I looked around the waiting area and there was exactly one female waiting to board, sitting as far away from the worst of the drunkards as she could. In the end there were two female passengers on the sold-out plane. We almost didn’t take off; the copilot came back to talk to some of the rowdier passengers. Riot on Airplane I imagined the headlines. I’ve had enough tear gas in my life already, thank you. (It doesn’t take much tear gas to be enough.) Finally things calmed down and we were on our way, but the copilot put in an appearance in the cabin a couple more times. “Don’t make me pull this thing over!” It wasn’t a long flight, it just seemed that way.

So here I am in a bar in England, paying far more for my beer than I am used to paying, but I must say I’ve been missing the ales. I keep speaking czech to the bartender. It’s the only czech I really know, and I guess this place still feels foreign enough that the czech impulses reign. Approaching the bar: Don’t be stupid. Speak English. “Another four X’s?” “Ano, děkuju.” D’oh!

Now, I’m very tired. It’s early here, and it’s early afternoon in New Mexico. I should stay up late tonight, to start adjusting. Yeah, right.

Tomorrow I hit the ground in Albuquerque. I need to find some Internet tonight to coordinate just who is meeting me and where I’m sleeping tomorrow night. Everybody is jumping to help. Rudolph sent a picture and said I could stay with him, which is probably the best idea, as long as he is a better conversationalist than I am.

2 thoughts on “London Calling

  1. You shoulda been in Clovis last week. They had jets. Boy, did they have jets. The folks there are working really hard to convince the military powers-that-be not to close the Air Force base there.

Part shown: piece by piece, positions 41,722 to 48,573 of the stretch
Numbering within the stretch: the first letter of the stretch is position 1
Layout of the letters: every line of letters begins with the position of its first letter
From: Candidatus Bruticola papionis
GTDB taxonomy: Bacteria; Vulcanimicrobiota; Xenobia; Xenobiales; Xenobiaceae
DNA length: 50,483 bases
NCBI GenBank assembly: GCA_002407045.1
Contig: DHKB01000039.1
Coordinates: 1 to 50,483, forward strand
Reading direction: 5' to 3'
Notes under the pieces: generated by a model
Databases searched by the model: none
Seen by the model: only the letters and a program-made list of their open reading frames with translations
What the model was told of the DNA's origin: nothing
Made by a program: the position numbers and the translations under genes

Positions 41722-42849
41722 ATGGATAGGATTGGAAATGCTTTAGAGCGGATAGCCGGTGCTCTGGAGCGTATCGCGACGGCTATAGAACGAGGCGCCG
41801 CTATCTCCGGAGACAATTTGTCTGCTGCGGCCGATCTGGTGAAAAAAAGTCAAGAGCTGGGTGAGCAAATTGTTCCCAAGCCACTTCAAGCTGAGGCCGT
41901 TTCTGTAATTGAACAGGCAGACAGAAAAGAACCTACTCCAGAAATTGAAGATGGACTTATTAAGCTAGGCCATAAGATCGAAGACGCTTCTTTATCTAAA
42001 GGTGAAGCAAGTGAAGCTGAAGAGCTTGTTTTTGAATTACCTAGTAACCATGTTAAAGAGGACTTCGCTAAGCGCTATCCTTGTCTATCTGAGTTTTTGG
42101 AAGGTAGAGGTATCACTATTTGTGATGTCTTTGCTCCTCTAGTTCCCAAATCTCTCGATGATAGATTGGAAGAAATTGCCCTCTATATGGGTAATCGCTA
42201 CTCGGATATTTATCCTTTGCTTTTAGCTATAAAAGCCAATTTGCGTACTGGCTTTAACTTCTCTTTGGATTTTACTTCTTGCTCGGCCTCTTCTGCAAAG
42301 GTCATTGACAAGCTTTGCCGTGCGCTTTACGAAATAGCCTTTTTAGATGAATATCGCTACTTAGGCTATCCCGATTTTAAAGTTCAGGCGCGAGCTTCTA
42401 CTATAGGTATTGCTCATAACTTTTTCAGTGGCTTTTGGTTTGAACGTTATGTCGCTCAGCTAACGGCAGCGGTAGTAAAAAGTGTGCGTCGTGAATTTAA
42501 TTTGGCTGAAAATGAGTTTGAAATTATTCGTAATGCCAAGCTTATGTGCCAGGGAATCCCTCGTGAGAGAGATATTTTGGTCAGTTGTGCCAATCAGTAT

2. An update: potentially good news for Clovis — the Base Relocation and Closure committee that was at Clovis last week got sufficiently positive vibes about Cannon Air Force Base that the chair of the committee sent a letter to Donald Rumsfeld questioning why this base was on the list of proposed closures — there are many other bases with far more shortcomings than Cannon had that weren’t on the list, and many of the shortcomings that were listed as reasons for closing Cannon were false, sometimes egregiously so — such as the assertion that Cannon was short on airspace for military practice flights, when Cannon is third in the country for airspace and is negotiating to get even more.

    Gee, I wonder if maybe the powers-that-be who made the recommendations had the same intelligence sources that asserted the weapons of mass destruction in Iraq.

    Yeah, we have to shut something down, so we’ll shut down the base in Roosevelt County, since there aren’t a whole lot of voters there — we’d rather make voters happy (or minimize the number we make unhappy) than make sure the Air Force is operating well.

    Lest you think I’ve become a war-mongering jingoist — rest assured, I haven’t. I just believe that any decision about something important has to rise above politics. A decision about which military installations to close or cut back upon has to hinge on what’s best for the military’s ability to protect this country.

    In similar fashion, a decision about endangered species must deal with the preservation of that species. If the scientific data show that a species is endangered, then it is endangered. We can’t look at how many people will lose their jobs and then decide that the species isn’t endangered after all. That species is just as endangered whether its protection causes no job loss or massive job loss. The challenge, in this case, is to find a way to re-employ people in protecting the species — not always an easy task.

    No, there are never any easy fixes. But at least for the folks in Clovis, there’s hope.